When you smell the aroma of the cedar tree or gaze upon it standing in the forest, remember that if you are Tsalagi {Cherokee}, you are looking upon your ancestor.

Tradition holds that the wood of the cedar tree holds powerful protective spirits for the Cherokee. Many carry a small piece of cedar wood in their medicine bags worn around the neck. It is also placed above the entrances to the house to protect against the entry of evil spirits. A traditional drum would be made from cedar wood.

Does the author believe this? Well, lets just say that there is a piece of cedar in my medicine pouch and I wear it always. The Creator did not make the people because of loneliness, but because the Creator wanted to show generosity and love to the people. Accept the blessings and the gifts given and always give thanks for them.
Jim lives in Alabama.
The Lone Wolf Band of Cherokee Indians

The First New Moon of Spring Ceremony took place in the first part of March when the grass and the leaves on the trees began to grow. This festival started the planting season. The festival lasted seven days and included dancing and the re lighting of the sacred fire by the fire maker. Stories were told and predictions concerning the success or failure of the crops. The ceremonies included sacrificing a deer tongue in the fire. All the home fires were extinguished and rekindled from the coals of the sacred fire.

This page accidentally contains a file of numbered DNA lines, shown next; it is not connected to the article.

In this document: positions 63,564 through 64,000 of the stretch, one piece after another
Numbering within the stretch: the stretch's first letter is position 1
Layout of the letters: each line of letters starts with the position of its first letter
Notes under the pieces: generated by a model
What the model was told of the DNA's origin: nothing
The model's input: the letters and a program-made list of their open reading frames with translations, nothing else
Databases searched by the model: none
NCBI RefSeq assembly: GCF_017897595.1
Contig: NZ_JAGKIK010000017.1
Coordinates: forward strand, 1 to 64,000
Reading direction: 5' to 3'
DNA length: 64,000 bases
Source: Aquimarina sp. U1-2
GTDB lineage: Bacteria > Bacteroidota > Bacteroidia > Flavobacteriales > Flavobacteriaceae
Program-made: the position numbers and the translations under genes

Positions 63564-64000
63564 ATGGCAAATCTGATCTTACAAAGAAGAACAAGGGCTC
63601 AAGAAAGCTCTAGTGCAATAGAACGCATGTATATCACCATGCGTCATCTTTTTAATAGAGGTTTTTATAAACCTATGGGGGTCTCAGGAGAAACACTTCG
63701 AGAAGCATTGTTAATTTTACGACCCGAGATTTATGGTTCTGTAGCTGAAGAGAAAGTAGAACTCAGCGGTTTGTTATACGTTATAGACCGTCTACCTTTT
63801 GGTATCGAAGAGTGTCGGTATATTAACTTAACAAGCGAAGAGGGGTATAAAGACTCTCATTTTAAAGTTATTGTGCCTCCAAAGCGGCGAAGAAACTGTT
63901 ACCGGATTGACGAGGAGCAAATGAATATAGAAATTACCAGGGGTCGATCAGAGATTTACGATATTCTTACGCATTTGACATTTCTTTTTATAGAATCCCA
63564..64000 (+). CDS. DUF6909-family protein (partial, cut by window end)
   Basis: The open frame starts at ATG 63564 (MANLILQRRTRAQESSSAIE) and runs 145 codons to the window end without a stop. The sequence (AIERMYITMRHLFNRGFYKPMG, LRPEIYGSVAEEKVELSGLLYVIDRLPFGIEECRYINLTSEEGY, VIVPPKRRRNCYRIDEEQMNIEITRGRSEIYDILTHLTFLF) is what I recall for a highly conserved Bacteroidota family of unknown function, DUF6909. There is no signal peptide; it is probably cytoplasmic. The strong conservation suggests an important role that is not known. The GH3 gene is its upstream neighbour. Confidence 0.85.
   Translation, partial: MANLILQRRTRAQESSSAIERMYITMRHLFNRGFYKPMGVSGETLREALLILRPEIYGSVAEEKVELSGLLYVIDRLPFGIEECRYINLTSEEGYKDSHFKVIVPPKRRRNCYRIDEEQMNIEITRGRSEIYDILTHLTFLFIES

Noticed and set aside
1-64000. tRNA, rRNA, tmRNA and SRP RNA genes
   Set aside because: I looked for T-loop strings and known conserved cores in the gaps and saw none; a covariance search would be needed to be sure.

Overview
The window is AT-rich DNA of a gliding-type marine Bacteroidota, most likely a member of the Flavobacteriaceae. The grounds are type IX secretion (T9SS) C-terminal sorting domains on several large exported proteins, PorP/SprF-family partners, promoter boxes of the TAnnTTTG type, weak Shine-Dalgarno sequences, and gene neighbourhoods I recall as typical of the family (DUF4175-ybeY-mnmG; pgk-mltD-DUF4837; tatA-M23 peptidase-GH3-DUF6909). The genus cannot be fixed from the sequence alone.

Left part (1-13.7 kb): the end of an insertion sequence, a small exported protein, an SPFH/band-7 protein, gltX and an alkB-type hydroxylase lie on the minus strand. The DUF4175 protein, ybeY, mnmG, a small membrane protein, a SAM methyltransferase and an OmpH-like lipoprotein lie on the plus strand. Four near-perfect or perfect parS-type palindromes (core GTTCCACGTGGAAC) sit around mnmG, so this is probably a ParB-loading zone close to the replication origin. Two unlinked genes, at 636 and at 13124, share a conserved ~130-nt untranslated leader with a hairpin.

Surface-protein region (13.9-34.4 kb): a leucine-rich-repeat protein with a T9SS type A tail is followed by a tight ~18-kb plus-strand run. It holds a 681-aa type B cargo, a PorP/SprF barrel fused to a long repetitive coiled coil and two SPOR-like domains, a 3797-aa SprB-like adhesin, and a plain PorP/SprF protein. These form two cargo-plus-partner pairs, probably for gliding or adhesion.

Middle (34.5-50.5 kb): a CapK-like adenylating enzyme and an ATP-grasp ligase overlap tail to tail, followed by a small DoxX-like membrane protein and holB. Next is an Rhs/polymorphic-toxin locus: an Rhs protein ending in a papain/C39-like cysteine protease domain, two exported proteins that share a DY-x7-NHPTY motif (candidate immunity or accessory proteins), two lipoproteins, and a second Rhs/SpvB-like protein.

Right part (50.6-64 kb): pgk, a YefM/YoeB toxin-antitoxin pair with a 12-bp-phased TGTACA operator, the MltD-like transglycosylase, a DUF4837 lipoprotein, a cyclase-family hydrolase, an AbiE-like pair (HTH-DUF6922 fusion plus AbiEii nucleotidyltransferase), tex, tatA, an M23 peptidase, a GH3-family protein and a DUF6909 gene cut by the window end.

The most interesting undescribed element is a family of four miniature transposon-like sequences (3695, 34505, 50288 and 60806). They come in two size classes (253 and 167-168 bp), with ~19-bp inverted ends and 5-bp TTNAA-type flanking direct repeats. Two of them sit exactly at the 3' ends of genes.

Green Corn Ceremony took place in August. It was preformed when the new corn became ripe enough to eat. The ceremony was to give thanks to the Creator for a good corn crop. The ceremony included feasts, sacred fires, dances, ball games and meetings to settle differences. New corn was not to be eaten until after the ceremony took place.
Messengers were sent to notify the towns of the nation about when the celebration was to be. Along the way, the messengers gathered seven ears of corn from a field of a different clan. Upon the messengers return, the Chief (uku) and his seven councilors fasted for six days. The ceremony began on the seventh day.
Again the sacred fire was extinguished and rekindled. Again a deers tongue was sacrificed to the sacred fire. Corn kernels from the seven ears of corn the messengers brought back from the clans fields were also thrown into the sacred fire. Old tobacco was sprinkled in the sacred fire and the Chief offered a prayer, dedicating the corn to the Creator.
Food that was made from the new corn was brought into the townhouse and everyone was fed. For seven days the Chief and his Councilors could only eat corn from the previous year’s crops.

The Ripe Corn Ceremony took place in October when the new moon appeared. Since autumn was the season the Cherokee believed that Mother Earth was created. The ceremony represented the new year celebration. Each family brought some produce from their field to share, such as corn, beans and pumpkins. Ceremony included dancing, purification by immersing seven times in water (called “going to the water”) by the “Priest” or Holy Man using a Ulvsuti crystal. The purification ceremony also included predictions of health for the coming year

Reconciliation - Friends Made Ceremony
Ten days after the New Moon Ceremony was held, the sacred fire was rekindled and the Friends Made ceremony began. A “Reconciliation Ceremony” dealt with a friendship between two people of the same or opposite sex. These relationships were bonds of “eternal friendship” in which each person vowed to regard the other as himself as long as they both lived. The ceremony also was the reconciliation between those who had quarreled during the previous year. It symbolized the uniting of the people with the Creator and purification of body and mind. The Friends Made ceremony was said to have been the most profoundly religious of all the ceremonies.